di Erika Scafuro
I’m going surfing in Switzerland! It sounds like a paradox, but thanks to technology it’s all possible and you can surf in Alaïa Bay, the first wave pool of its kind in contintental Europe. Inaugurated less than a year ago, the surfers’ paradise in the heart of the Swiss Alps is achieving great success.
Giovanni Piro, through a series of fortunate coincidences having to do with his professional training and surfing, works at Alaïa Bay as surf operations coordinator. We asked him to tell us how it works told us about it.
From Sardinia to Switzerland, via Bristol. What was the path that led you to Alaïa Bay?
«It’s been a bit of an odd path because I started out as a mechanical engineer. I’ve always had a passion for motorcycles and basketball. Then I fell in love with surfing, I discovered it thanks to my girlfriend at the time and I was blown away by it. After studying engineering I did a master in Sport Management in Barcelona and thanks to this master I met a person who had contacts with Wavegarden, who are the leaders in technologies for artificial wave systems. Thanks to this I became passionate about this world and I ended up working in Bristol as one of the managers of the customer service team. So I was totally in charge of customer service: reservations, emails, phone calls, but also training my team members. I could do very easily my job in Bristol also thanks to the experience I had previously because, in addition to my education, I worked in tourism, so in contact with the public: I was a basketball coach in a resort in Sardinia where I also managed a sports center. From Bristol came the opportunity to get to Alaïa Bay with the chance to join the surf operations team and thus be more inside the technical side of surfing: teaching, organizing sessions etc…even though I initially didn’t know French they took me in thanks to my experience in artificial wave pools. I was lucky enough to find myself in the right place at the right time, and so began my journey to Alaïa Bay, which has lasted almost a year. I started to work in January 2021 when the pool was still not completed, we had to do a lot of work at the organizational, marketing, sales level more than operational. Then there was the opening and a fantastic summer season, a resounding success».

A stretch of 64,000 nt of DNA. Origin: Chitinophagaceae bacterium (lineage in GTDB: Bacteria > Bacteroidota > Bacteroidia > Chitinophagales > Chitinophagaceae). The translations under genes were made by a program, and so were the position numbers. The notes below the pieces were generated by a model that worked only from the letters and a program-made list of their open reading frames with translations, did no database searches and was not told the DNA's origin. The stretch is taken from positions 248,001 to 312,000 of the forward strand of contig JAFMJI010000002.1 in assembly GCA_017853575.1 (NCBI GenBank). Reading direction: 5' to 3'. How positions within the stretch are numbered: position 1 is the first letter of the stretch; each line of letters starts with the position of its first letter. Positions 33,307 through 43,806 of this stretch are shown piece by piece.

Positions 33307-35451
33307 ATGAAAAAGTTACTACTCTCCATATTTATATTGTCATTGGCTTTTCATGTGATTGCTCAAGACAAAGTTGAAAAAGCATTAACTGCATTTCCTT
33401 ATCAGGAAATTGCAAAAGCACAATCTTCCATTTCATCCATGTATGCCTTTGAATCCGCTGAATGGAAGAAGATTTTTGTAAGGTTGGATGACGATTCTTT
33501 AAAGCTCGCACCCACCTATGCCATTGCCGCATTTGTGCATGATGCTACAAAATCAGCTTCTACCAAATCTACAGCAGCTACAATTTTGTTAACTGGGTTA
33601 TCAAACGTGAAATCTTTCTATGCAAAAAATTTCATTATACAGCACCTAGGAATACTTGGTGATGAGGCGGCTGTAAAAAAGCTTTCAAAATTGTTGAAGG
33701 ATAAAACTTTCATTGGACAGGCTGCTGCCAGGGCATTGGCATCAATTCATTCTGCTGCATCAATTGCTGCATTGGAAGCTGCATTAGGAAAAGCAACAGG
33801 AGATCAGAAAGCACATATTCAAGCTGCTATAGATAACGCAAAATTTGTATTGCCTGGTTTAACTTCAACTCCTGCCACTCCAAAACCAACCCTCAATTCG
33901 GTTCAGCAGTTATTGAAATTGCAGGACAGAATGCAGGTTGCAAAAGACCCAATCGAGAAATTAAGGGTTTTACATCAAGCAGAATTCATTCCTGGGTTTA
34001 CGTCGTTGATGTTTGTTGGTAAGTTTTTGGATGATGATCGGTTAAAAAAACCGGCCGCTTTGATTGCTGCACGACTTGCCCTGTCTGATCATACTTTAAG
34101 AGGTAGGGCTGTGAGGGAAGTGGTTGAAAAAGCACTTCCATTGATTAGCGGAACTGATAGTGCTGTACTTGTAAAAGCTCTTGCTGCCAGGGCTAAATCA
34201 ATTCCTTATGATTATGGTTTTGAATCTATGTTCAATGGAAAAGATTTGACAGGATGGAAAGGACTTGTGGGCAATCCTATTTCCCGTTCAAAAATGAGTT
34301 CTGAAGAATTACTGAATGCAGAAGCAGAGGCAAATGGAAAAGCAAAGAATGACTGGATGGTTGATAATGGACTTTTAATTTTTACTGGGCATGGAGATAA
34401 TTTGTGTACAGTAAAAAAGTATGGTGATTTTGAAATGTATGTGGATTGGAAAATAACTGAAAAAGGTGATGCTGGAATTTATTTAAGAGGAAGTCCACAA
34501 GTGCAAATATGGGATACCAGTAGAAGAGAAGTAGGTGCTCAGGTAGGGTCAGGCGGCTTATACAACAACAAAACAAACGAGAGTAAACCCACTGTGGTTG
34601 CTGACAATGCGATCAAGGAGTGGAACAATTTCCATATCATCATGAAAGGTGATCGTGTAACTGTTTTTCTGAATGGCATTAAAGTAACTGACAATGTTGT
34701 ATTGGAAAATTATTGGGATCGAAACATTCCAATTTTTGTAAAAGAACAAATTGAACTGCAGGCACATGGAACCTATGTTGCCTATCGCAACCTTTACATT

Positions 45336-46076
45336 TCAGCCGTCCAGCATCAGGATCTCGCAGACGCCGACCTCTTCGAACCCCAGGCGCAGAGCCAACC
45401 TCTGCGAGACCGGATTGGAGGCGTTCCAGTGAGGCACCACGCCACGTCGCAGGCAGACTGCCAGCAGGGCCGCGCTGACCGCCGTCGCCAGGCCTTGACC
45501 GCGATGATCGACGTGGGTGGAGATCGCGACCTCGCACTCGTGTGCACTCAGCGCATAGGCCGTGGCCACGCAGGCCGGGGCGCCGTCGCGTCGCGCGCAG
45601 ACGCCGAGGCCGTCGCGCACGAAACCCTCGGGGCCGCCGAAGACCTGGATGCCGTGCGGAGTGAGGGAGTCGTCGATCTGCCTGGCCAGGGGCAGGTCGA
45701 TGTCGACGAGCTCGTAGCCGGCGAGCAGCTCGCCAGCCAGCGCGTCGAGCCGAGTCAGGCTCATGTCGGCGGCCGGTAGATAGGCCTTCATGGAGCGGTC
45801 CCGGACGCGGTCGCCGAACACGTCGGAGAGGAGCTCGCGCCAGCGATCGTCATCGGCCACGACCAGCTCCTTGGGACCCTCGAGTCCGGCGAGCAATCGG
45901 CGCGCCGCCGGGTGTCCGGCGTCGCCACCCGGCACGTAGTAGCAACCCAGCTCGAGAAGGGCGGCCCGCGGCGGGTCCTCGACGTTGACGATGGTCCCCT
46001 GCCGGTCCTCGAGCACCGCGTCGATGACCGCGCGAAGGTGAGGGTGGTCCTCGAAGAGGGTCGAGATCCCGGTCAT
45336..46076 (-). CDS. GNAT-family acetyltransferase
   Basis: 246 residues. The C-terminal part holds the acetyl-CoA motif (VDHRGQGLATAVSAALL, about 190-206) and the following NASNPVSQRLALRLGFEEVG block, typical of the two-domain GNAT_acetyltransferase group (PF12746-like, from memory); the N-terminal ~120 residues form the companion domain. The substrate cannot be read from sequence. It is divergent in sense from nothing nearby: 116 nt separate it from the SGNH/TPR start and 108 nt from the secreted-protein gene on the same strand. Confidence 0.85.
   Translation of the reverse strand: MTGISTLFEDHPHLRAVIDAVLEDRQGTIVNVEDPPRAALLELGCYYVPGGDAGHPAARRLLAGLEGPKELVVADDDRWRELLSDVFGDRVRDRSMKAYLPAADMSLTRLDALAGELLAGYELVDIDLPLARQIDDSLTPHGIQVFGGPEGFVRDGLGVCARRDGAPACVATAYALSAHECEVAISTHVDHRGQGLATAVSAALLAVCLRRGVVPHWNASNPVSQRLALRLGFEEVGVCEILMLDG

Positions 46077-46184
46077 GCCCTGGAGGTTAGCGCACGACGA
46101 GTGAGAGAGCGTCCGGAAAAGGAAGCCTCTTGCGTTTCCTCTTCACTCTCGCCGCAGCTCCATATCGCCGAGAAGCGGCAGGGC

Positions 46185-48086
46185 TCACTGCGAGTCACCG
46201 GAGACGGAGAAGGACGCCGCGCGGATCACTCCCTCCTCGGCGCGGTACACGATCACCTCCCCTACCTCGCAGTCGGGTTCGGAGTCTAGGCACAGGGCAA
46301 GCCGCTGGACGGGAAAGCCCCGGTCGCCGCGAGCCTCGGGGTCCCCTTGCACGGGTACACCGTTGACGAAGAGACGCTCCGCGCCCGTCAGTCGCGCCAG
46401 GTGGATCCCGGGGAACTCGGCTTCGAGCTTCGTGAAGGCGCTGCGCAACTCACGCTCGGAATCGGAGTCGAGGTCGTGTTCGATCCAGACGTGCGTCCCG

What is your role in Alaïa Bay?